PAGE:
I know, it can be exhausting. And you don't have to run yourself ragged finding out every detail about every single news story. But I would also like to respectfully disagree with what Guesthouse says below about not really needing to care about the news—I believe it is vital that we care, even if it seems like the laws have zero effect on our own lives. For me personally, as a college educated, straight, married white woman, my life is probably going to be pretty okay regardless of what laws are passed. But there are so many people who belong to more vulnerable populations whose lives are turned completely upside down by those same laws. So I can look down from my position of relative privilege and say, "It's fine, my life didn't change, so this law doesn't really matter," or I can use my privilege to stand up for those who can't stand up for themselves (but I can only do that if I know what's going on). To illustrate my point, I'm not personally affected if DACA ends and 800,000 people who were taken to the US by immigrant parents as children lose their path to citizenship and get deported. But those 800,000 people sure are. I'm not personally affected when immigrant children die at the border in US custody, in part because of the immigration policies we have in place, but the families of those dead children certainly are. So if you feel tempted to just give up and not care about the news, that's fine and you're allowed to make your own decisions, but at least be aware of the fact that for a lot of people whose lives are directly affected by the news, that's not an option.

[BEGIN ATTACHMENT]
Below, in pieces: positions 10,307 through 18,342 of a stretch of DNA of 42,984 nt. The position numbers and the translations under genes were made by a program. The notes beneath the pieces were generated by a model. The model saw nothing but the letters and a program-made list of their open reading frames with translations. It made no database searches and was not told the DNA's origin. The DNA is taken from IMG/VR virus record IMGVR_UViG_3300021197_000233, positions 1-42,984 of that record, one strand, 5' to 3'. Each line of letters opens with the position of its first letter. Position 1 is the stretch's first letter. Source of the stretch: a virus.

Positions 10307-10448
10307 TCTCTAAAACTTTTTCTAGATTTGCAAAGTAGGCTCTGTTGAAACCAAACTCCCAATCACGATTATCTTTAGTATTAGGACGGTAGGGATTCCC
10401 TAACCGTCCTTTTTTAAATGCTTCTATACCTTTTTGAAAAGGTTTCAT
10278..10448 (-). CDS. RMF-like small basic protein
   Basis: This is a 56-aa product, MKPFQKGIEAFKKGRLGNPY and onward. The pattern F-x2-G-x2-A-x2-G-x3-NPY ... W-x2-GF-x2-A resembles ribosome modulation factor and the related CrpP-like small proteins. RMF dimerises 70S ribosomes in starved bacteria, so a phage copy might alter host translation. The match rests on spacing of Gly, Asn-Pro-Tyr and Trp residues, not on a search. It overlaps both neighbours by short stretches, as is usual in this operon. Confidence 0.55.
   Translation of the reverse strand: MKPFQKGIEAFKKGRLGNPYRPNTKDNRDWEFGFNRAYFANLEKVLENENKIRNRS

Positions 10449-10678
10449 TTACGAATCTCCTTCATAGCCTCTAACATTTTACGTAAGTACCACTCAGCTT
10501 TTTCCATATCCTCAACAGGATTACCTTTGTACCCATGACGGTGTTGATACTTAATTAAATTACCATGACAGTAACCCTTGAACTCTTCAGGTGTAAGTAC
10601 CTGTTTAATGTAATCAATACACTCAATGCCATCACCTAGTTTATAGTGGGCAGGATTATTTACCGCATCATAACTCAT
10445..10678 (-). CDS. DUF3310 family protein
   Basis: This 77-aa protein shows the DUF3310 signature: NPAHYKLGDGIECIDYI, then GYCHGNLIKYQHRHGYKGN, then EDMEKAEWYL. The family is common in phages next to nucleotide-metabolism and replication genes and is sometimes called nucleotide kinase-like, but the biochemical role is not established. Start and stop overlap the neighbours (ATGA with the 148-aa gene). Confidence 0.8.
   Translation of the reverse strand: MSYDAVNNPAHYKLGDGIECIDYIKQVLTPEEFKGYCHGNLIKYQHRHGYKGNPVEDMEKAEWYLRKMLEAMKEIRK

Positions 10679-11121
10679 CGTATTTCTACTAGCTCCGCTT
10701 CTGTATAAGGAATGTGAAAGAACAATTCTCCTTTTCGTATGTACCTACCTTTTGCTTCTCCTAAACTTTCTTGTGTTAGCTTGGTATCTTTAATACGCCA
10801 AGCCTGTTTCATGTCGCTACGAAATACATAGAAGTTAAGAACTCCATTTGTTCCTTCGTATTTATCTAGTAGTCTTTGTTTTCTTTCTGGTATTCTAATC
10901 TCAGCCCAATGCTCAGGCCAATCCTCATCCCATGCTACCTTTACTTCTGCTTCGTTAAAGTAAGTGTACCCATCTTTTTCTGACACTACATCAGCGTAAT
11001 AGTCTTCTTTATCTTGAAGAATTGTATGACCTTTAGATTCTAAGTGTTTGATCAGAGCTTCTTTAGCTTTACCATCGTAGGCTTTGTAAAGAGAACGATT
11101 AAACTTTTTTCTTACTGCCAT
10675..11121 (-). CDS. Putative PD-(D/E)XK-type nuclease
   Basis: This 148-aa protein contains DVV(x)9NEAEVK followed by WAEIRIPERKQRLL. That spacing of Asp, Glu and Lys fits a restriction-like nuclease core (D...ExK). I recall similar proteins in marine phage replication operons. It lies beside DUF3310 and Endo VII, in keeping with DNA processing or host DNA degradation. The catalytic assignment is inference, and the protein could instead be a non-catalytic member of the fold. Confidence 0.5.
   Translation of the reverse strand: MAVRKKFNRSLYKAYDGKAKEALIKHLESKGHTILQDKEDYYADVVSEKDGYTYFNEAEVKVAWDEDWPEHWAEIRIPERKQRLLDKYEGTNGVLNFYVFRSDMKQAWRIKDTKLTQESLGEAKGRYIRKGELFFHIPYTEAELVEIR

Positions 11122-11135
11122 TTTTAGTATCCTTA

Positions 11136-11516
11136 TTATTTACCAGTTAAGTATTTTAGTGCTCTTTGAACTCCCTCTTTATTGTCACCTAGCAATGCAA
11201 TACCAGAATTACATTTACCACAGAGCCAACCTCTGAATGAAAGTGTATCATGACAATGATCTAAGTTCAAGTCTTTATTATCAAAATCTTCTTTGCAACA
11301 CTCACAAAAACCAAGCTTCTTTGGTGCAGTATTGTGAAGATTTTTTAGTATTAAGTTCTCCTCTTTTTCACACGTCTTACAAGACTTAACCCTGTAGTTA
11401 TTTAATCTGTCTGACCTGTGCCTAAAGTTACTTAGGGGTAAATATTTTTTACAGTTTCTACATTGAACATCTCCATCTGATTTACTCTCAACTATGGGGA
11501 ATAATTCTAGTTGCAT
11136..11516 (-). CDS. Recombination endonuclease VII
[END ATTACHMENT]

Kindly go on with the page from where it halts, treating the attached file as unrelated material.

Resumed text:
Best of luck with the news. 

-Alta

A:

Dear Would You Rather,

There are incentives placed on media for being skewed that are related to funding. However, the issue isn't that these news companies are receiving bribes or payouts from political bribes, but rather that viewers and readers are incentivizing them to lean one way or the other. News sources are businesses, and while the media do have a responsibility to be accurate and fair, more polarizing news stories are more likely to get clicks, views, and ad revenues. Many news sources play to their customer base because that's what keeps them in business. Here's a really cool graphic I got from the University of Michigan website that shows the average political leanings of readers/viewers of several large media companies:

political chart.png (source)

The article I mentioned also links to several other studies and articles so I would recommend giving it a read if you want to learn more. Hope this helps!

Peace,

Tipperary

A:

Dear Hobby Lobby, 

The media in the U.S. is biased because people have a wide variety of opinions, and just like you would market a certain product to a target population, the media markets to a target 'opinion.' Also, there are people that own and fund each media outlet, and they want their opinions to be broadcast. Additionally, like Tipperary mentioned, the people who use the different news sources are the ones incentivizing further publication of opinions they agree with.